Health and Fitness case study: Molly, aged 37, wife, mother and part-time marketing executive
Molly loves her job and would like to work full-time but has a husband and two teen-aged children who need her too. Molly works six hours a day (sometimes more) and often travels for work. In the evenings she is busy cooking, chauffeuring the kids to their various activities and looking after the home. Occasionally she goes out to her Book Club with friends. At weekends, she sometimes goes bowling with John, her husband, and they often go out to a restaurant on a Saturday evening. She usually cooks for the week ahead on a Sunday and visits elderly parents and the family will sometimes go for a country walk together.
Molly recently went to see her GP because she couldn’t get rid of a cough. The GP did some tests. Luckily there was nothing seriously wrong, but the GP said Molly has slightly high blood pressure and that if she puts any more weight on she will be classed as “obese”. Molly hadn’t realized before, but she has put on two stone over the past four years, and has stopped going to the gym. She just feels too busy with the pressures from work and family to do any exercise.
John has said he will support Molly in a weight-loss plan and will go to the gym with her. Molly doesn’t know where to start, but she goes along to a weight loss club in the village hall which she has seen advertised and starts on a low-calorie diet.
Four weeks into her diet, Molly is feeling great. She has lost more than half a stone and has been walking after work for half an hour about 3 times a week. Then suddenly one evening she gets a phone call to say that her elderly mother has had a fall and broken a hip, so she needs to go and see her in hospital. The next two weeks are taken up with going to the hospital, visiting her father at home, working out how to care for her mum when she comes out of hospital and doing all the administration. By the time Molly even has time to think about her own health, she has put back all the weight plus an extra pound and has not done a step of exercise. She feels very disillusioned and depressed. How can she ever get fit with all these demands on her time?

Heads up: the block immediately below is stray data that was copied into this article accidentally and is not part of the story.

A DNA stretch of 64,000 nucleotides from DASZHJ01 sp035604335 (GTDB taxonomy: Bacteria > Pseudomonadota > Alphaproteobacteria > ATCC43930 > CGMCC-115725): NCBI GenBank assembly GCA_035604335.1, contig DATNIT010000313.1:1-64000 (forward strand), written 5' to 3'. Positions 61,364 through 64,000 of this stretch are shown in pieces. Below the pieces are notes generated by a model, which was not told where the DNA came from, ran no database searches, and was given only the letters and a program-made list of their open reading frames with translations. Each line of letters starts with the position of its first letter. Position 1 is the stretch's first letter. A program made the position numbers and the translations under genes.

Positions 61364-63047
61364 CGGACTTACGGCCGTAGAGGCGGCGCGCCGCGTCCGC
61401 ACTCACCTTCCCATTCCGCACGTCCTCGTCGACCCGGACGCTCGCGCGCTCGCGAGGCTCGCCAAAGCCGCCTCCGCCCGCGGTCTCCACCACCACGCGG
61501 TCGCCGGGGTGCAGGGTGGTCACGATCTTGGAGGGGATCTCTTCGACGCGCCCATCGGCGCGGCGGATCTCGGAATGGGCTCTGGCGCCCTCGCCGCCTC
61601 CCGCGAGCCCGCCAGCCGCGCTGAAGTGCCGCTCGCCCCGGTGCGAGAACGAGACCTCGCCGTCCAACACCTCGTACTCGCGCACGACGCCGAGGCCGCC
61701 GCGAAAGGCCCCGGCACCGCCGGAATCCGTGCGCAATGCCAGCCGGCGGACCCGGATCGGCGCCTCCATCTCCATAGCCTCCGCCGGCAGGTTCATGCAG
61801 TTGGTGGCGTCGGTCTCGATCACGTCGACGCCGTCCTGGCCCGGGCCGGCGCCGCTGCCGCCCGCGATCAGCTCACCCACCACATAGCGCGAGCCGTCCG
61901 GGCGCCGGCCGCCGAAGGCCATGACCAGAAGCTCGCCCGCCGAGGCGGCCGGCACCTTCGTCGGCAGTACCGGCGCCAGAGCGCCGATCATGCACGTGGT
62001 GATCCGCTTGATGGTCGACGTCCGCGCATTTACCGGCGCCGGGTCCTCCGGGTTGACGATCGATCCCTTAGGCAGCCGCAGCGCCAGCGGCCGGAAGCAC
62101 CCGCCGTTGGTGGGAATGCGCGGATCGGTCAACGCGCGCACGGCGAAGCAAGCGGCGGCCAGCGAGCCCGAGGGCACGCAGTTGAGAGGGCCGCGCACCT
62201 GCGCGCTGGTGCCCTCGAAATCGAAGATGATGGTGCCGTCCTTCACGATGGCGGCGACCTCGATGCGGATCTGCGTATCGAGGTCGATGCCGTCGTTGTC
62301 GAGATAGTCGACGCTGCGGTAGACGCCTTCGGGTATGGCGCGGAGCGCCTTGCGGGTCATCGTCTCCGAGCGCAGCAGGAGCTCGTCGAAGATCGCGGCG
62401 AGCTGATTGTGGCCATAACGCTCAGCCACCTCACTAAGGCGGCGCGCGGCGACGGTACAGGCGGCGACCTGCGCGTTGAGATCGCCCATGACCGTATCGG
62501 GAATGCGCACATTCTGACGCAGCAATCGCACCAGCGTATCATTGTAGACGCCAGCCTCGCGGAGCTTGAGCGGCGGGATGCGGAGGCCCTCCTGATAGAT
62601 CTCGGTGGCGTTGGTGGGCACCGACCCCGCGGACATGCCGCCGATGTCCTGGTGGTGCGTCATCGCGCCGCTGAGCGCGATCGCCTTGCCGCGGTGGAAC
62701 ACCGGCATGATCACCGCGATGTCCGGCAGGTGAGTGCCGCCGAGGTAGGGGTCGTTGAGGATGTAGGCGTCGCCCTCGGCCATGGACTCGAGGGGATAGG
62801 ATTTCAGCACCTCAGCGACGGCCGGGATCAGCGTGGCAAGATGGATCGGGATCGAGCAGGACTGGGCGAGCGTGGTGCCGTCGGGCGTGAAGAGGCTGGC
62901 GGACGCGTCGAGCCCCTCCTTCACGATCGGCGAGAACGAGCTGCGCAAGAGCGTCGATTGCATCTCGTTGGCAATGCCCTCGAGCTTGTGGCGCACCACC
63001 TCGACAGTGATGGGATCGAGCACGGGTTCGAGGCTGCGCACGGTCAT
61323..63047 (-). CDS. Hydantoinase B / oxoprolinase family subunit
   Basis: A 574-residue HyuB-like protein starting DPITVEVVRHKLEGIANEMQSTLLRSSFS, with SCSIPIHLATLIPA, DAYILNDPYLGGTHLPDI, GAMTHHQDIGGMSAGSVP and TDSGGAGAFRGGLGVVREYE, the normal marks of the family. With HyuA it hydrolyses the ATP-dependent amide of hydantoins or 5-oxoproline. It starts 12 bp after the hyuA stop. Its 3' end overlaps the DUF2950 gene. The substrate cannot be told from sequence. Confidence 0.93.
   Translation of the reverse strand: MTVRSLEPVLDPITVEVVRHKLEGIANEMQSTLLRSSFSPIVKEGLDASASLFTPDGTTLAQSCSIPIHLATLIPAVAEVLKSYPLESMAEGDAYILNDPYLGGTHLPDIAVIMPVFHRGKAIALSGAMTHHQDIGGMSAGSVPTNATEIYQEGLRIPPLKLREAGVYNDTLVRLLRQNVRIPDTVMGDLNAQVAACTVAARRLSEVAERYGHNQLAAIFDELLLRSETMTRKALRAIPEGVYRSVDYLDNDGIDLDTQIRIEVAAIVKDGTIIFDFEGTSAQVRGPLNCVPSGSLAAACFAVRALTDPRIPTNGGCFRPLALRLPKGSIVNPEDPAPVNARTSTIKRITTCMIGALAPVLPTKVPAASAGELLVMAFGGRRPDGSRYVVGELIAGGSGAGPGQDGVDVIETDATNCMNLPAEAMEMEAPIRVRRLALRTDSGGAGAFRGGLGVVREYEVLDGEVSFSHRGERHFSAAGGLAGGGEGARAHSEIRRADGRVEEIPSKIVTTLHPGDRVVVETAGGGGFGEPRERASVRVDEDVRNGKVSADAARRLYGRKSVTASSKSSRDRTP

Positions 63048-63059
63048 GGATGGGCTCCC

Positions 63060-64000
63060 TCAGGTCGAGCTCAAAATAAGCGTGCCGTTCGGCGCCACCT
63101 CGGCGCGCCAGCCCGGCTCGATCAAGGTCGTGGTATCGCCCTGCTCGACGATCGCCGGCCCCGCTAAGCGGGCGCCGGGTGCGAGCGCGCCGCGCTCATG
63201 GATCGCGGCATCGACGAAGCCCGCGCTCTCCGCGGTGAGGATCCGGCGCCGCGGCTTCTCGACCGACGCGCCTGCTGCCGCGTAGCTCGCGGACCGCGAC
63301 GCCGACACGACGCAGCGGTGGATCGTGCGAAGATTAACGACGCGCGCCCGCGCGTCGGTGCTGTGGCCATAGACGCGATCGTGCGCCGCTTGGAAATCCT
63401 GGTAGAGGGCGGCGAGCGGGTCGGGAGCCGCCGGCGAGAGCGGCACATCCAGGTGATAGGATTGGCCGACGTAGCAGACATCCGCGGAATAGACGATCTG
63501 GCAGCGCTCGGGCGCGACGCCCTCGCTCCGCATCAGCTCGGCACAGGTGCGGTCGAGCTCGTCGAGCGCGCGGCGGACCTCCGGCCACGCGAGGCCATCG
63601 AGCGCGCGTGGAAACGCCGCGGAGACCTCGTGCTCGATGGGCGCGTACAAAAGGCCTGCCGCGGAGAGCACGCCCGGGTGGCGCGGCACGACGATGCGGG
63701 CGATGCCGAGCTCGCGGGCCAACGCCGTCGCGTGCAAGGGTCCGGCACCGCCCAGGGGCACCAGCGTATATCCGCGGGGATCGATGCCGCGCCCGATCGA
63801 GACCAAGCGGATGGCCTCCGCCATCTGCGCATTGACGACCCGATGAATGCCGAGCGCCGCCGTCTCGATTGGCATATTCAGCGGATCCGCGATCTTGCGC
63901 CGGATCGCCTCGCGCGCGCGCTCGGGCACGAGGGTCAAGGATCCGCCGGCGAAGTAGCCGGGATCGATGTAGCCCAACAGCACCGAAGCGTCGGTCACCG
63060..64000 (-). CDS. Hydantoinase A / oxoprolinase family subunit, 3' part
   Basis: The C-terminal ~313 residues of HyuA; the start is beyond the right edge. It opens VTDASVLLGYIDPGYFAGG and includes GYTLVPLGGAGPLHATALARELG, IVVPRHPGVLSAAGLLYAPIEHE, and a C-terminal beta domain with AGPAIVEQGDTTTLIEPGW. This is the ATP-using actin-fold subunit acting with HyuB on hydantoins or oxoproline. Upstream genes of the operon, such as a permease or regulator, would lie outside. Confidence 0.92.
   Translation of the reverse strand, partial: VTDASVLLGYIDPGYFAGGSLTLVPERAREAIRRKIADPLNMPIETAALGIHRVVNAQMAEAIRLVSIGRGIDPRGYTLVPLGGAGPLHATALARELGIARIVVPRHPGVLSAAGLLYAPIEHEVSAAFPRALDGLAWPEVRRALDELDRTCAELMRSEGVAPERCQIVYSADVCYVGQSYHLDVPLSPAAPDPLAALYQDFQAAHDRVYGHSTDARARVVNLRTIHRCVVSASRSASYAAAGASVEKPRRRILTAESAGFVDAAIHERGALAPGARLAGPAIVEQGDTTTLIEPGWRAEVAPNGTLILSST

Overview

Molly’s friend Sue has heard about a health and fitness counsellor. She sounds just the thing that Molly needs. Molly books up a session and tells the counsellor what has been going on and what she would like to do. The counsellor listens, makes lots of notes and asks lots of questions about Molly’s lifestyle and her aims. They work together on a long-term plan, but also set up some short-term goals to encourage Molly to get to grips with a programme that suits her. She suggests that Molly goes back to the weight loss club, because it is easy to get to and Molly likes the type of diet they use. She also decides to sign up for a short-term membership at the gym and books some time slots when she can go there with John, and some time slots when John will be busy looking after the kids, when she will go on her own.
Molly sticks to her plan as much as possible. She tries to adapt her goals as she goes along to make them work for her. The counsellor is on hand to have a regular chat and to discuss ways of incorporating fitness into her normal routine. Molly gets the kids to go swimming with her on a Saturday morning, and starts walking round to her parents’ house twice a week. These are some of the ways Molly starts to adhere to her fitness programme. She knows that if she has a problem and needs some support, she has people she can turn to, including her counsellor. Molly starts to feel better and friends start noticing. The plan is working!
What can you do to make sure you stick to a health and fitness programme? Every one is different and we all need support but we can do it. Ask me – I can help!